Report on Langila (Papua New Guinea) — July 1990
Bulletin of the Global Volcanism Network, vol. 15, no. 7 (July 1990)
Managing Editor: Lindsay McClelland.
Langila (Papua New Guinea) Ash emission and glow
Please cite this report as:
Global Volcanism Program, 1990. Report on Langila (Papua New Guinea). In: McClelland, L (ed.), Bulletin of the Global Volcanism Network, 15:7. Smithsonian Institution. https://doi.org/10.5479/si.GVP.BGVN199007-252010.
Papua New Guinea
5.525°S, 148.42°E; summit elev. 1330 m
All times are local (unless otherwise noted)
"An increase in activity at Crater 3, which had been inactive since April 1983, began towards the end of June and continued during July. The increased activity was characterized by emission of white, grey, and brown vapour and ash clouds with occasional blue vapour. Explosion earthquakes were recorded on most days with daily totals ranging from 0 to 14 events. They were often accompanied by tremor lasting 1-10 minutes and the rise of Vulcanian ash clouds over the crater. Ashfalls were reported in areas N and NW of the volcano. Occasional deep rumbling noises were heard after the 8th. A weak glow was seen on 16-18, 24, and 31 July.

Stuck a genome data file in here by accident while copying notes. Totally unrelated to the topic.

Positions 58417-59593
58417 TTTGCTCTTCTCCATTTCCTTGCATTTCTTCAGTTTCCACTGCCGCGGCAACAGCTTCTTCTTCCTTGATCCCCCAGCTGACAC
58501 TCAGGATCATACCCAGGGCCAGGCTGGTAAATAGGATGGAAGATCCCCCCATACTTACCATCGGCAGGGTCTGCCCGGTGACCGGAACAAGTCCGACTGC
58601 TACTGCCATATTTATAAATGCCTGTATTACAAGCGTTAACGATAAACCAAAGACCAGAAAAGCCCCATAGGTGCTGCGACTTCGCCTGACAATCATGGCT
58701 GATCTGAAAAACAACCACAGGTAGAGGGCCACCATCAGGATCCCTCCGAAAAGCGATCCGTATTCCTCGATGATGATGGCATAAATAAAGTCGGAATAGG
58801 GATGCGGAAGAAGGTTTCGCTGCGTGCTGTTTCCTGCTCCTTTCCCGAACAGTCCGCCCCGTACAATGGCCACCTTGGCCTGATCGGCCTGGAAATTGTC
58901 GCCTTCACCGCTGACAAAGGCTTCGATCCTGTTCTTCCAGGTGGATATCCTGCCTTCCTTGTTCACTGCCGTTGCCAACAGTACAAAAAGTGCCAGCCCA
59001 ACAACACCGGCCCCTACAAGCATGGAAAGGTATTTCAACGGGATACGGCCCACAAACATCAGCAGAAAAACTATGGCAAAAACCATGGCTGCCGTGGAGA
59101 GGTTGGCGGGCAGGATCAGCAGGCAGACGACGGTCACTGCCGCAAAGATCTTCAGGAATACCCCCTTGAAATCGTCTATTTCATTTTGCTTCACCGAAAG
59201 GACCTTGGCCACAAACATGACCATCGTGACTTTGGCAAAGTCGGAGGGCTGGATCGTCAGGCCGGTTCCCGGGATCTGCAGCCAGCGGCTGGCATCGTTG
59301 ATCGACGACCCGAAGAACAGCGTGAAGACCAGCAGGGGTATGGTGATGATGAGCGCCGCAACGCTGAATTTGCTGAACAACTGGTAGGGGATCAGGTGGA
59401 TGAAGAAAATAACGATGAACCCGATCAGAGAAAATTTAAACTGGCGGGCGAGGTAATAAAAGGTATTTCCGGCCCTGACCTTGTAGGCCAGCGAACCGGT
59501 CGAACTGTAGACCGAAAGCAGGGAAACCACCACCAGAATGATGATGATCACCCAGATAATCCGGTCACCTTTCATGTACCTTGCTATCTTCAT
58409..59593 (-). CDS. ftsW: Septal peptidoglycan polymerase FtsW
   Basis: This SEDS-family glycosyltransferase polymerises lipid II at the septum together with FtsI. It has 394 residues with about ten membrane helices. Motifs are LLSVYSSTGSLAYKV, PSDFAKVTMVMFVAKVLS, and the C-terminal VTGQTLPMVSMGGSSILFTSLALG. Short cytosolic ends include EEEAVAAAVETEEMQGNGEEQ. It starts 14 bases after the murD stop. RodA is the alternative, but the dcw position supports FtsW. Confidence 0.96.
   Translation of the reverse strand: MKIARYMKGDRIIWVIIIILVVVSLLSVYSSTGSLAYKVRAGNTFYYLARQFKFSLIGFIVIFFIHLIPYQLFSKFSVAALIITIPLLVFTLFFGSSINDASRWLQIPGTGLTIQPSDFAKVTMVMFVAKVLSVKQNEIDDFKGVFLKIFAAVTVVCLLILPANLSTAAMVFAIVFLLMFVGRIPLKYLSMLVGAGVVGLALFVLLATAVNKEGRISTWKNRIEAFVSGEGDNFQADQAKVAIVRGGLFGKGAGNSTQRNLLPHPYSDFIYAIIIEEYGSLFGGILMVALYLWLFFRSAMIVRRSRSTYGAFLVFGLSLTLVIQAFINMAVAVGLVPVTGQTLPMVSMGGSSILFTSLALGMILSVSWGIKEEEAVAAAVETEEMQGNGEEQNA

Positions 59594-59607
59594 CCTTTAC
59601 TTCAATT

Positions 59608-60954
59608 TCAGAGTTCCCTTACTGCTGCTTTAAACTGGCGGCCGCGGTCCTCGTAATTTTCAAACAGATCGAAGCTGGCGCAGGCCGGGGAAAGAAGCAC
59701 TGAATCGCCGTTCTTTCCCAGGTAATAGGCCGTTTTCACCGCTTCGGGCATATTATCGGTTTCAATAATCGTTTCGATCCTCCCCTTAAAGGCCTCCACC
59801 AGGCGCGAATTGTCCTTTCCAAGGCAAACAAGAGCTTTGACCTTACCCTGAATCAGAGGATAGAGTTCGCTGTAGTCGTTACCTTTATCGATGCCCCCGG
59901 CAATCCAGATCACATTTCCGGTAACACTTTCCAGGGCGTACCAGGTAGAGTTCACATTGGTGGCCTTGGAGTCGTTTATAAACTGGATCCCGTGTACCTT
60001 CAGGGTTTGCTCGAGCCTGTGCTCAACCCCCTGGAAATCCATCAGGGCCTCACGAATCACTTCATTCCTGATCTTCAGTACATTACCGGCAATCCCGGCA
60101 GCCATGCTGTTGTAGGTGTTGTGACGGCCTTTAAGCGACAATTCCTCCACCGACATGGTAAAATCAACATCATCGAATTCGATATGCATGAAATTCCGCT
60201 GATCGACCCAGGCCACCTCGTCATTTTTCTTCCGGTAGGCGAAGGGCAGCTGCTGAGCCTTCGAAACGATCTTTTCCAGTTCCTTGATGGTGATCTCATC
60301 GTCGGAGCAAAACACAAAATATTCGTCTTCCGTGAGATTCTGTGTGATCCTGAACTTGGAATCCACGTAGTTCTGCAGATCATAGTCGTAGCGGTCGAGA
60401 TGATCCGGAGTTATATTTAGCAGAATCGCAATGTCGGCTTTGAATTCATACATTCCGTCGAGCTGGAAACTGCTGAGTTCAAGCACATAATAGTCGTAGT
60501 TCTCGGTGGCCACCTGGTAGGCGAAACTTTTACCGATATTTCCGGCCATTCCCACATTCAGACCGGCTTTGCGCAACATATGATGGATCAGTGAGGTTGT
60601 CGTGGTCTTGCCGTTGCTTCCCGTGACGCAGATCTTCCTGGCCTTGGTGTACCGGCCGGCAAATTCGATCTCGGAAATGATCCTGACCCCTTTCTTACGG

"Crater 2 released white, grey and occasional blue emissions. Steady night glow was seen throughout the month without any other sign of eruptive activity."
Geologic Background. Langila, one of the most active volcanoes of New Britain, consists of a group of four small overlapping composite basaltic-andesitic cones on the lower eastern flank of the extinct Talawe volcano. Talawe is the highest volcano in the Cape Gloucester area of NW New Britain. A rectangular, 2.5-km-long crater is breached widely to the SE; Langila volcano was constructed NE of the breached crater of Talawe. An extensive lava field reaches the coast on the north and NE sides of Langila. Frequent mild-to-moderate explosive eruptions, sometimes accompanied by lava flows, have been recorded since the 19th century from three active craters at the summit of Langila. The youngest and smallest crater (no. 3 crater) was formed in 1960 and has a diameter of 150 m.
Information Contacts: H. Patia and C. McKee, RVO.